Tuesday, January 24, 2012

More Autoimmune Research


I read this latest research update from the National Institutes of Health with great interest.

A recent study conducted by NIH/National Institute of Environmental Health Sciences/University of Florida Gainesville determined that an alarming 32 million Americans have autoantibodies that target their own tissues. The study is the first of it's kind in that it looked at a nationally representative sampling of people carrying a positive ANA.

Although positive ANA titers are common in autoimmune disease, the presence of autoantibodies alone does not indicate that the person will go on to develop autoimmune disease.

The study is important in that it will serve as a baseline for future research into the causes of autoimmune disease:
"Previous estimates of ANA prevalence have varied widely and were conducted in small studies not representative of the general population," said Frederick Miller, M.D., Ph.D., an author of the study and acting clinical director at NIEHS. "Having this large data set that is representative of the general U.S. population and includes nearly 5,000 individuals provides us with an accurate estimate of ANA and may allow new insights into the etiology of autoimmune diseases." The findings appear online in the Jan. 11 issue of the Journal Arthritis and Rheumatism.
The study reached these conclusions:

A multi-disciplinary team of researchers evaluated blood serum samples using a technique called immunofluorescence to detect ANA in 4,754 individuals from the 1994-2004 National Health and Nutrition Examination Survey (NHANES). The overall prevalence of ANA in the population was 13.8 percent, and was found to be modestly higher in African-Americans compared to whites. ANA generally increased with age and was higher in women than in men, with the female to male ratio peaking at 40-49 years of age and then declining in older age groups. 
"The peak of autoimmunity in females compared to males during the 40-49 age bracket is suggestive of the effects that the hormones estrogen and progesterone might be playing on the immune system," said Linda Birnbaum, Ph.D., director of NIEHS and an author on the paper. 
The paper also found that the prevalence of ANA was lower in overweight and obese individuals than persons of normal weight. "This finding is interesting and somewhat unexpected," said Edward Chan, Ph.D., an author on the study and professor of the Department of Oral Biology at the University of Florida. 
"It raises the likelihood that fat tissues can secrete proteins that inhibit parts of the immune system and prevent the development of autoantibodies, but we will need to do more research to understand the role that obesity might play in the development of autoimmune diseases," said Minoru Satoh, M.D., Ph.D., another author on the study and associate professor of rheumatology and clinical immunology at the University of Florida.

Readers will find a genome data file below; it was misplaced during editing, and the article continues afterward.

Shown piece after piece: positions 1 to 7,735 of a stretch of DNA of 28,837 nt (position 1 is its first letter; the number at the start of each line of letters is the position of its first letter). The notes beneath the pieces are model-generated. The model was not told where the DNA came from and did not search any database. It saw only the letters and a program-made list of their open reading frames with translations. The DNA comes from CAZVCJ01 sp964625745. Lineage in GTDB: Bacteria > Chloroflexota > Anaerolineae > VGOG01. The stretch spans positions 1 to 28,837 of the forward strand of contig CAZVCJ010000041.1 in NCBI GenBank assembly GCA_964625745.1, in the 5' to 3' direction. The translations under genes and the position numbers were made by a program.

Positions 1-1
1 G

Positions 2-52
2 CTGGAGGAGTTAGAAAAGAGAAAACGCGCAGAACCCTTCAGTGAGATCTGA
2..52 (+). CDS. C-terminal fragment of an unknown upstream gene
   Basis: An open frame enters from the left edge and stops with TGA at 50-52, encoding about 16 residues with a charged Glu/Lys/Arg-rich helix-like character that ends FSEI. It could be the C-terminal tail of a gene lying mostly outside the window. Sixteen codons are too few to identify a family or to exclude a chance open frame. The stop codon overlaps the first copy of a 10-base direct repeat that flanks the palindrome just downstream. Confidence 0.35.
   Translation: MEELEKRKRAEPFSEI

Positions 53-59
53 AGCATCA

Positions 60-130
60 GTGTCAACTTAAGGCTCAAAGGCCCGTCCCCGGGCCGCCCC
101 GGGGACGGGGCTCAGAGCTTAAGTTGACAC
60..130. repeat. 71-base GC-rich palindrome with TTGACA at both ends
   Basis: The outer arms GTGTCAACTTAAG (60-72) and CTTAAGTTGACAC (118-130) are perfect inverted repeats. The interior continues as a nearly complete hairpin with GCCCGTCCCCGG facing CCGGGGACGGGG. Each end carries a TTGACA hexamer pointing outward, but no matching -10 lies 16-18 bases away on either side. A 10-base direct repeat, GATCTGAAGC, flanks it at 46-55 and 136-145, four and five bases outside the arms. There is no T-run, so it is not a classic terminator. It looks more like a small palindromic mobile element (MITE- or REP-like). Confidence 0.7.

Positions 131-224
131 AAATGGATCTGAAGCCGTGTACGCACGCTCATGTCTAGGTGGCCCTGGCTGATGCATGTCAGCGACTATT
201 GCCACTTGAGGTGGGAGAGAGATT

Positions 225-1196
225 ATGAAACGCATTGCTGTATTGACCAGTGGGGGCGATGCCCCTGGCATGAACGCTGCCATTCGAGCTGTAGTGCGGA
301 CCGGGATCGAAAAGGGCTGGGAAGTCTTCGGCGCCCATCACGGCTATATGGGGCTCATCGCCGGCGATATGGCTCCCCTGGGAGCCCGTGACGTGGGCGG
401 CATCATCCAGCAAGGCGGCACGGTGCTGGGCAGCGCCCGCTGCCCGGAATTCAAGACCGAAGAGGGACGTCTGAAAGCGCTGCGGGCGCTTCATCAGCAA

You can read the entire report here. Read more about the National Institutes of Health here, and the National Institute of Environmental Health Sciences here.

6 comments:

kd said...

Very interesting, Julia! Thank you for your dedication to researching these annoying & life-altering diseases. I truly appreciate you & pray for your healing as well.

My Sjogren's reared its ugly head during pregnancy, so I firmly believe that hormones are clearly involved. I had the worst flares at the beginning & end of each pregnancy, when your hormones are shifting dramatically & again when I ceased breast feeding.

Again, thank you!

And in hopes that fat will help...I think I'll make brownies today. :)

Julia said...

kd - you're welcome! You have a lovely blog, btw.

Excellent point: BROWNIES! However.......sadly i am certain that I have sufficient adipose tissues already.

Jodi Anderson said...

I'm so glad to have stumbled upon your blog. I have Sjogren's as well as a few other autoimmune diseases. I'll be skimming through your past posts today.

cargillwitch said...

I have to be honest that I HAD noted ( just my informal observations!) that most of the persons I know- and am related to- that suffer from AI diseases are quite lean. I guess I could put on weight but then risk heart disease , stroke and cancer. If it's not one thing getting you- it's another! lol

Anonymous said...

Hey Julia!
I thought your recent post was interesting. I had a high titer test result way before my Sjogren's diagnosis. 15 ( when I was ahem 30) or so years ago my gyn discovered I had blood in my urine and referred me for further testing. From those tests it was determined I had a positive ana titer. Because of blood in my urine and high titer results a doctor told me I had lupus (no other symptoms). I went to a rhuemetologist for 18 months who then released me because I had not developed any further symptoms. He said I may just be someone who has a positive result to that test (and to come back if I did develop any symptoms). It wasnt until a few years ago that I developed strange symptoms that were dignosed as Sjogrens. So even before I had symptoms I knew I might possibly have some autoimmune issue.

Robin said...

I had a high titer test result way before my Sjogren's diagnosis. 15 ( when I was- ahem-30) or so years ago my gyn discovered I had blood in my urine and referred me for further testing. From those tests it was determined I had a positive ana titer. Because of blood in my urine and high titer results a doctor told me I had lupus (no other symptoms). I went to a rhuemetologist for 18 months who then released me because I had not developed any further symptoms. He said I may just be someone who has a positive result to that test (and to come back if I did develop any symptoms). It wasnt until a few years ago that I developed strange symptoms that were dignosed as Sjogrens. So even before I had symptoms I knew I might possibly have some autoimmune issue.

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